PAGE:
The deal

The seeds Venus asks Psyche to sort before sundown are the ones that can be found inside the ruined larders of every civilisation, in the Fertile Crescent, across Europe, and now stored in vast silos across the world. Civilisations are dependent on these cultivated seeds. But when we sit down to eat bread or drink beer, hummus and dal, we do not see the arable fields that fostered them that now lie under flood water, drenched with fossil-fuelled pesticides and fertiliser. We have forgotten our original deal with the plants and the soil in which they are grown. We do not even recognise their green and golden forms, staggering under the summer heat, as our cars from the city speed by.

As agriculture advanced out of the Neolithic age, we knew we would lose sight of our contract with the Earth, unless we made reparation and rituals that still honoured the wild nonlinear planet. And for a long time, up to the time Metamorphoses was written, the mystery schools ran alongside the empires of the ancient world to remind its citizens of those obligations. Unlike the democracies on which Western governments are founded, they were open to everyone: to foreigners, to slaves, to women. Their initiations were not for the benefit of the state but to tend to the business of being alive and to the meaning of our brief human lives together on this Earth.

Ah, you might say, but these schools are all gone now. We have forgotten. Listen, you don’t need a mystery school to go into the Underworld, or to converse with chthonic gods. The stories are still here, like a map we trace with a nervous index finger, and then feel impelled to follow. And the writers are still here, reminding us, sometimes annoyingly, of our contract with the wild world. It is the writers who know you need the structure of a story in your hands, as you advance to the gates of Hades and face the threshing of the Underworld – a grinding process in which you lose or die to your tough conditioned husk and discover the germ within. The germination of the seed is the core of every spiritual practice and encounter. It is a metaphor for soul work, and it is also the physical seed itself: without these seeds, embedded in grain-based civilisations as we are, we perish. A deep relationship with these seeds remembers us: who we are as a people, and our place on the planet as a species.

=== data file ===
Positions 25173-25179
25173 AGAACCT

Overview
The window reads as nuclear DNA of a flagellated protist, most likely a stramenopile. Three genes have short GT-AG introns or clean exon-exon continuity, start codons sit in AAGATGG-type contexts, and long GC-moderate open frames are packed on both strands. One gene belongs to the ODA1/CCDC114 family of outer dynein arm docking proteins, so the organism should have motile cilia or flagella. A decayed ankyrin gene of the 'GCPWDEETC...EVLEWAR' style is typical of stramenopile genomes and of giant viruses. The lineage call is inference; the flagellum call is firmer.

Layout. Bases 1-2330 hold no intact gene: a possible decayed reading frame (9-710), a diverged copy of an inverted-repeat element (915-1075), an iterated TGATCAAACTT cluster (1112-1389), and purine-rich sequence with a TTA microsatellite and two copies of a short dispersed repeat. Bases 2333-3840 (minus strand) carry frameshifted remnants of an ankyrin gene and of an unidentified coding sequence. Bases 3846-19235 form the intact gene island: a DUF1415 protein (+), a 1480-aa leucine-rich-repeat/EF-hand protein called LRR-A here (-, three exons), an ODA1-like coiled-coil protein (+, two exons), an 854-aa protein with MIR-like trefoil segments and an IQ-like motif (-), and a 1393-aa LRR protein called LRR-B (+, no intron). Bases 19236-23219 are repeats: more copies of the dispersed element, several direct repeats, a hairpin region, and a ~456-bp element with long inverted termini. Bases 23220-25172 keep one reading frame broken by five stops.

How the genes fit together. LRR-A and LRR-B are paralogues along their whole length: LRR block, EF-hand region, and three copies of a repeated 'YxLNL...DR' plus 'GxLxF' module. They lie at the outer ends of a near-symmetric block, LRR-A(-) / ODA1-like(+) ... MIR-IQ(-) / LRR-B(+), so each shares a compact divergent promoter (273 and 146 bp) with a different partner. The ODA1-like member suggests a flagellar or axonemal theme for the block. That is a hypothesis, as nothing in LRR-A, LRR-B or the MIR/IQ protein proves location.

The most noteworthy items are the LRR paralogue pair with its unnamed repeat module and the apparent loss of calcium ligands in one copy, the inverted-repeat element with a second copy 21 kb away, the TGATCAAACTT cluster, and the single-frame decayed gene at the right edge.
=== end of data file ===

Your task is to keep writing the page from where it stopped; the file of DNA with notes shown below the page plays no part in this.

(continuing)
These stories delve into deep time and put us back in touch with the shapes of the world when we were still kin to its breathing, with its cave paintings and kiva, longhouse and tumulus

These stories delve into deep time and put us back in touch with the shapes of the world when we were still kin to its breathing, with its cave paintings and kiva, longhouse and tumulus, the spirals on stones across the world. They lie hidden at our feet, in myths that break up our linear moment and stretch it outwards in all directions.

But mostly take us down into the dark.

Our 200-year-old industrial civilisation wants to keep the lights on, but millennia-old cultures don’t think like that. Because they know that dark matter is the primordial stuff of the universe, and this world of appearances is a brief moment in time. The dark is where everything is born, animal and human, where seeds burst their casings before they emerge in spring. This is what the seed mysteries tell us – the corn and the beans of the Hopi mesas, the barley of the Eleusinian mysteries, the wheat stalk in the solar chamber in NewGrange in Ireland.

Underneath the patriarchy, another body of knowledge remains that we sometimes unearth, like the Gaelic female poets buried face down, or women buried with hemp seeds and horses, swords and coloured skirts, on the far steppes of the North. We find it hidden, sometimes like this story, the kernel of the Roman writer’s novel, disguised as a fairy tale.